Abby was about to speak, but Junior raised his hand. “Okay, you know all that. But you aren’t thinking about the implications of it. Let me spell them out. We know the legend of the Good Road and the Bad Road from my grandfather’s story, told ten years ago. The Good Road was neglected, and has to be rediscovered and built again. Much of the world is on the Bad Road, and people are starting to panic. Many deny it all, which only makes them more frightened and desperate. Our job is to expand the Good Road so that more people can walk it. And – all over the world – more and more people are struggling to walk the Good Road, but we haven’t reached any critical mass yet. That’s because those who profit from the Bad Road have enormous power and try to hide and destroy the Good Road. So, if we show ourselves too openly, we risk getting stepped on. We risk getting wiped out. So we have to grow quietly, establishing ourselves in a significant way before we get too much attention.”
“Okay, I follow you. That’s one of my problems, understanding what has to be expanded and what has to be hidden.”
“Right. You will be in touch with many people, and have a central role as events start moving. So I’m going to outline what I call the key building blocks. The first one you already understand better than I do. It’s the ancient art of seed saving, developing varieties of trees and plants adapted to the local climate that grow in harmony together, and feed people and provide energy and materials for each particular area. We’ve made fabulous progress here, becoming stewards of the forest and thriving on its benefits, drawing in the local farms, spreading the best varieties of seeds. And we’ve done this while eliminating fossil fuels completely.
“An essential part of our way is the art of composting and building fertile soil. No long-term agriculture is possible without it. It’s as important as saving the best seeds. Most people know this, or at least are beginning to understand. But the necessity of anaerobic composting, the making of biogas from organic materials, is not as well known. A few industries have made progress with cow manure and even general organic waste. Biogas can be produced from many different organic materials, either on a large or small scale. Anyone with organic materials can create fossil-fuel-free energy. Biogas can replace gasoline, heating oil, or natural gas. Whatever natural gas or propane does, biogas can do, like heat houses, run cars and boats, and cook food, all with the technology already in use. Engines, furnaces, stoves, and generators can all run on biogas, a carbon neutral fuel. And remember, landfilled organic material is smothered under damp layers of waste, and begins to decompose without oxygen and give off biogas into the atmosphere, where it becomes a climate change polluter worse that carbon dioxide. It’s an immediate necessity that we stop landfilling organic material, and use it to make biogas that we can use as a carbon neutral fuel. Are you with me so far?”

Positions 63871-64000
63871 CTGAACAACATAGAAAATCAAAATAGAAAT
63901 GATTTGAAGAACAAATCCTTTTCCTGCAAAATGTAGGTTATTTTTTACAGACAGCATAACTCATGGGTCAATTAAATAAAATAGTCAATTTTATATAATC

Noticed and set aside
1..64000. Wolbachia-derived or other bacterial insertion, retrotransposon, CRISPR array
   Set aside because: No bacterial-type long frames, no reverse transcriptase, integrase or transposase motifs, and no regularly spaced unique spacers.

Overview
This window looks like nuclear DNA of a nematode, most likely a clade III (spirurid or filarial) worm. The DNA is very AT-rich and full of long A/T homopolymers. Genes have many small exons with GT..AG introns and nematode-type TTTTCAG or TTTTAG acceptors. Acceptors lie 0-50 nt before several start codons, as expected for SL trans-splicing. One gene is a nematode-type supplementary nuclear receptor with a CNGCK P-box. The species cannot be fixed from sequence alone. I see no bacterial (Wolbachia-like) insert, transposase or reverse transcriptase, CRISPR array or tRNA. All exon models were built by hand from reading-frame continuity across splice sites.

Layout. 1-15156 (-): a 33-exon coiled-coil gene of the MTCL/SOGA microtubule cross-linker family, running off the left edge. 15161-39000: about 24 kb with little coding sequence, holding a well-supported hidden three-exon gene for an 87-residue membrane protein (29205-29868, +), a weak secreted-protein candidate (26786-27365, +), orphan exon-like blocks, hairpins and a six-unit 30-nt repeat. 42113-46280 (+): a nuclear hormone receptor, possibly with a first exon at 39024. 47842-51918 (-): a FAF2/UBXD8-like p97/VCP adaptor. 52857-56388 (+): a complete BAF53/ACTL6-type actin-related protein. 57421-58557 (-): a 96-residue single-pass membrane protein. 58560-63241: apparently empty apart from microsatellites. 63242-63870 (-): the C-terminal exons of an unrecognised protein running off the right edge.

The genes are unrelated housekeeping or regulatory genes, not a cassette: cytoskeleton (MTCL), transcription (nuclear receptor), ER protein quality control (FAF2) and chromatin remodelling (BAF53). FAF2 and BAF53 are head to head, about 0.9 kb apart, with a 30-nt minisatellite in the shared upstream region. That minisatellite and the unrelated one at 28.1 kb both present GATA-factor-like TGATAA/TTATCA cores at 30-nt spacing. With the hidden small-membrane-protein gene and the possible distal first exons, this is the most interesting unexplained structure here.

“Yes, Jeremy and I were talking about it.”
“There’s an incredible amount of organic waste produced by our civilization, but not remotely enough to produce all the energy we need. We’re counting on solar and wind to replace fossil fuels for electricity production, and perhaps cars will run on electricity soon. But there’s still a need for biogas for stoves, energy in isolated rural areas, and as a bridge form of energy to help as wind and solar expand. We’re doing it in Rivergate, Half Moon, and even Evansville already. It’s a touchy issue because all those who make money from fossil fuels and their distribution view us as a threat, and actively want our efforts to fail. And there’s another danger: We don’t want crops for energy to replace forests or crops for food. But biogas from organic waste and fast growing grasses on soil too poor for food can replace a good percentage of fracking. And if you add the expansion of wind and solar, fracking will be eliminated altogether.”
Abby nodded. “I get it.”
“Okay. We’ve made progress on that essential building block. But, as you know, because we’re connected to the Parks Department and thus under the authority of a state government closely allied to the fossil fuel industry, our operation is too fragile to expose to a wider public. That situation is very unstable, and could change at any time. Publicity has to wait for the right moment, a moment that is somehow favorable for what we’re doing. Can you handle that?”
Junior waited for Abby to respond, but she had no idea what to say.
“We’ll get back to that problem in a minute. But first let me cover the third building block, the most dangerous and unpredictable of all. And that is dreamstone.” He looked at Abby for a moment to see if she would talk about this strange subject.
“You want to discuss how much its worth?” she asked. “Or the visions of Sophia? Or angels sent by God to help us poor humans in the mess we’ve made?”
Junior gave a broad smile. “Okay, I know you’re no stranger to this mystery. Even as a child you seemed to experience more of it than others.”
“I’m just trying to get a map of the universe like anyone else. It’s not easy.”
“That’s for sure. Let’s just agree that there are powers that speak to us in dreams and other ways. We’ve all experienced this, and we know that dreamstone increases that ability for certain people. You understand better than I do. And you’re better at hiding and privacy than I am. You should be telling me about these things.”
“Go on, just keep going,” Abby begged him. “I so rarely get anyone’s view of this!”